Longform

Prof Positive

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Price referred questions about the case to his Denver-based attorney, Luke McFarland, who stresses that he and his client have both attempted to work out the dispute. "Chuck called and said, 'I don't want to fight about it. I'll take the site down.' They said, 'Great, but you need to pay our legal fees, which are $8,000.' And Chuck doesn't make that much money; that's more than he would probably make on sales for two years. So he had no choice but to hire local counsel." McFarland says he tried to get Video Professor to drop the matter "but they refused. So I decided Chuck should take his page down anyway, so that if they wanted to fight over essentially nothing, a page that was up for a short time, didn't mention Video Professor by name and hardly made any money, that would be their choice." Under the theory that "a good offense is a good defense," McFarland plans "to file a counterclaim and look at whether Video Professor's claims are deceptive.

"I have hundreds of e-mails," he alleges, "from people saying that they were basically tricked into these subscription programs and have been unable to cancel them -- people calling me, asking, 'Can you help me?'"

"We thought to resolve things for the cost of our attorney fees in light of the willful manner in which Mr. Price proceeded was extremely reasonable," Gindin counters. "But I guess he saw there was an opening for further disparagement and found a local attorney."

The other tussle revolves around Buffalo, New York's Richard Rost, another past Video Professor affiliate whose site can be found at cd.com. A suit was filed against him in January 2005 because "he was disparaging Video Professor on his website, and he was cyber-squatting," Gindin says. "He'd bought three domain names with 'Video Professor' in them, which is trademark infringement, and he was using our copyrighted materials." As she tells it, Rost "sounded so contrite that he was able to convince our attorney that everything was unintentional, and we settled on April 5 for no funds whatsoever." But within weeks, Rost had set up another website that Video Professor considered damaging, and specifics of the confidential settlement agreement turned up on the web page overseen by -- surprise, surprise -- Ben E. Brady. Hence another lawsuit, which Gindin predicts will go to trial in Denver within the next couple of months.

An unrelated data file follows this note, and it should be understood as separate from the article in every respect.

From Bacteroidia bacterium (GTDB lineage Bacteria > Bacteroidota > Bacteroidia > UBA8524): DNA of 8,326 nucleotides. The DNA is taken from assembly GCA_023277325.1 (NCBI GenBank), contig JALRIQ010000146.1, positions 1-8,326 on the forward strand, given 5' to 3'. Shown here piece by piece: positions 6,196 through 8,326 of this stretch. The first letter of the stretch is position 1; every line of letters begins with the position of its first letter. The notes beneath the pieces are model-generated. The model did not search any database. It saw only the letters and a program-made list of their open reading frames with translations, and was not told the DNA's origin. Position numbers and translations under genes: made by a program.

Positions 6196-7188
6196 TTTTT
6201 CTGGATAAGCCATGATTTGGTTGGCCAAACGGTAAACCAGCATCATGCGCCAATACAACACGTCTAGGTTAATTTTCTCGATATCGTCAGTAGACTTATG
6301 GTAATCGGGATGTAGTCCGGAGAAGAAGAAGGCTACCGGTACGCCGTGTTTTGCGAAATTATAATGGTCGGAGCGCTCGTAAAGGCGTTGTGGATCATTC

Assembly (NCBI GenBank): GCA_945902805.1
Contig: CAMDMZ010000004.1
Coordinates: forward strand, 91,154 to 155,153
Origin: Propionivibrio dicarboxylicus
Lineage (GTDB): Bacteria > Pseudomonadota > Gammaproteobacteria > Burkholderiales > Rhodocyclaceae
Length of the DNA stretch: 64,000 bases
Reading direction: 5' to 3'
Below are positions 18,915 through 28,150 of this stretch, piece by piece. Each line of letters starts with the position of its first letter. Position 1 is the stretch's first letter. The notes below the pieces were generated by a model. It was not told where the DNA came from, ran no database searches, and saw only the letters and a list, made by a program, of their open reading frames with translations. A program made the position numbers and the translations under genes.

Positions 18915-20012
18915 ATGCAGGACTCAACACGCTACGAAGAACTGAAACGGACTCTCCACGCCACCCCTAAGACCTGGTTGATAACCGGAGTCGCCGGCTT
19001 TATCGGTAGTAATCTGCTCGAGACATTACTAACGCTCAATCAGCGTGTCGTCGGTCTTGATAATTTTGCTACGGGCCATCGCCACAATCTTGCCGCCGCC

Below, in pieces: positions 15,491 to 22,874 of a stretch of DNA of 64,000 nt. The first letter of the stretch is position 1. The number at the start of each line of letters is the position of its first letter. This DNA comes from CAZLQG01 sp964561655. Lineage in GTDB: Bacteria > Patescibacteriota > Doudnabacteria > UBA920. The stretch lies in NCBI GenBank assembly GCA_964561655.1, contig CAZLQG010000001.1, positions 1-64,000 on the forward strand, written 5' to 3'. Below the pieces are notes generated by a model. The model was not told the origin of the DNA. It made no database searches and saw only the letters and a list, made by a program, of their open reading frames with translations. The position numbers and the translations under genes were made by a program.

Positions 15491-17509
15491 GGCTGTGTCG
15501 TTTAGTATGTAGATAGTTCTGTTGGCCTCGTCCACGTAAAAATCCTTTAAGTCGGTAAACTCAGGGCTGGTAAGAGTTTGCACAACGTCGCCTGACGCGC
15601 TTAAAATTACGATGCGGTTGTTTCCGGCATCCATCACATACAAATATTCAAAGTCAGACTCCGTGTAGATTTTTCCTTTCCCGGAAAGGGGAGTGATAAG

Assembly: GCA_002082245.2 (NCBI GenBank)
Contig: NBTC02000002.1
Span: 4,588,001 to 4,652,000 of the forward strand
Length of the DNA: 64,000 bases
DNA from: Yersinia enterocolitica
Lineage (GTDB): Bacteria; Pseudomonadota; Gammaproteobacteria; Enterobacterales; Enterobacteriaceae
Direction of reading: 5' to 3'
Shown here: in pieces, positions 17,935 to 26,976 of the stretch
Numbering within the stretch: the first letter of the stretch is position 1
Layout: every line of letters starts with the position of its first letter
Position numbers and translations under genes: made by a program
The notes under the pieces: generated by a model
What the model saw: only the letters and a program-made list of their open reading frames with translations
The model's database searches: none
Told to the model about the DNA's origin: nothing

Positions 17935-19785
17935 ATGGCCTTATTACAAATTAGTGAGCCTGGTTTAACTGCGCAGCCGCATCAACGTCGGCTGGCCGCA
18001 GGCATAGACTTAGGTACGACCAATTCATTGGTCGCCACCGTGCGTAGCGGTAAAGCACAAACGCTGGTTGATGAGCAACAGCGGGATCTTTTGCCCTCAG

Rost says he doesn't remember telling Brady anything about the settlement; that contradicts comments from Brady and Gindin, who thinks Brady threw Rost "in front of the bus" in a deposition last October. And although he confirms that his website sported "some vague references to 'beware of our competitors,'" he says he "certainly had no intention of saying anything negative about the Video Professor once we settled." He concludes by playing the contrition card to which Gindin alluded: "I'm still trying to settle everything amicably, and I know that as a competitor, I shouldn't have said anything negative about them in the first place. I want to get along with Video Professor, because they're a very big company and I'm a very small company. I want to kiss and make up."

Predictably, Gindin remains resolutely unpuckered. The message is clear: Don't mess with the Professor.


In the meantime, Scherer is looking to a future he considers to be practically blinding. The amount of people who are utterly clueless about computers and have no resource to get informed other than Video Professor's 800 number or website would seem to be shrinking fast, but he's confident there are plenty of tech-challenged people he hasn't reached thus far. Indeed, the latest Video Professor infomercial finds Scherer at a makeshift computer exposition set up at Park Meadows mall, and the vast majority of participants with whom he speaks seem naive enough to believe that pushing the "tab" button would order them a diet soft drink.

Nevertheless, Video Professor is constantly looking at ways to expand its market. Scherer expects to soon branch into languages other than English, which may explain why VP's attorneys put the legal kibosh on a company that did business as Spanish Video Professor. And he expects that online lesson delivery, which is a fairly small part of the picture right now, will experience a swift growth spurt. "The Internet is where we're heading," he says. "Overseas, many people may see our commercials, but they can't call our 800 number. But on the Internet, they can all get to us."

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Michael Roberts has written for Westword since October 1990, serving stints as music editor and media columnist. He currently covers everything from breaking news and politics to sports and stories that defy categorization.
Contact: Michael Roberts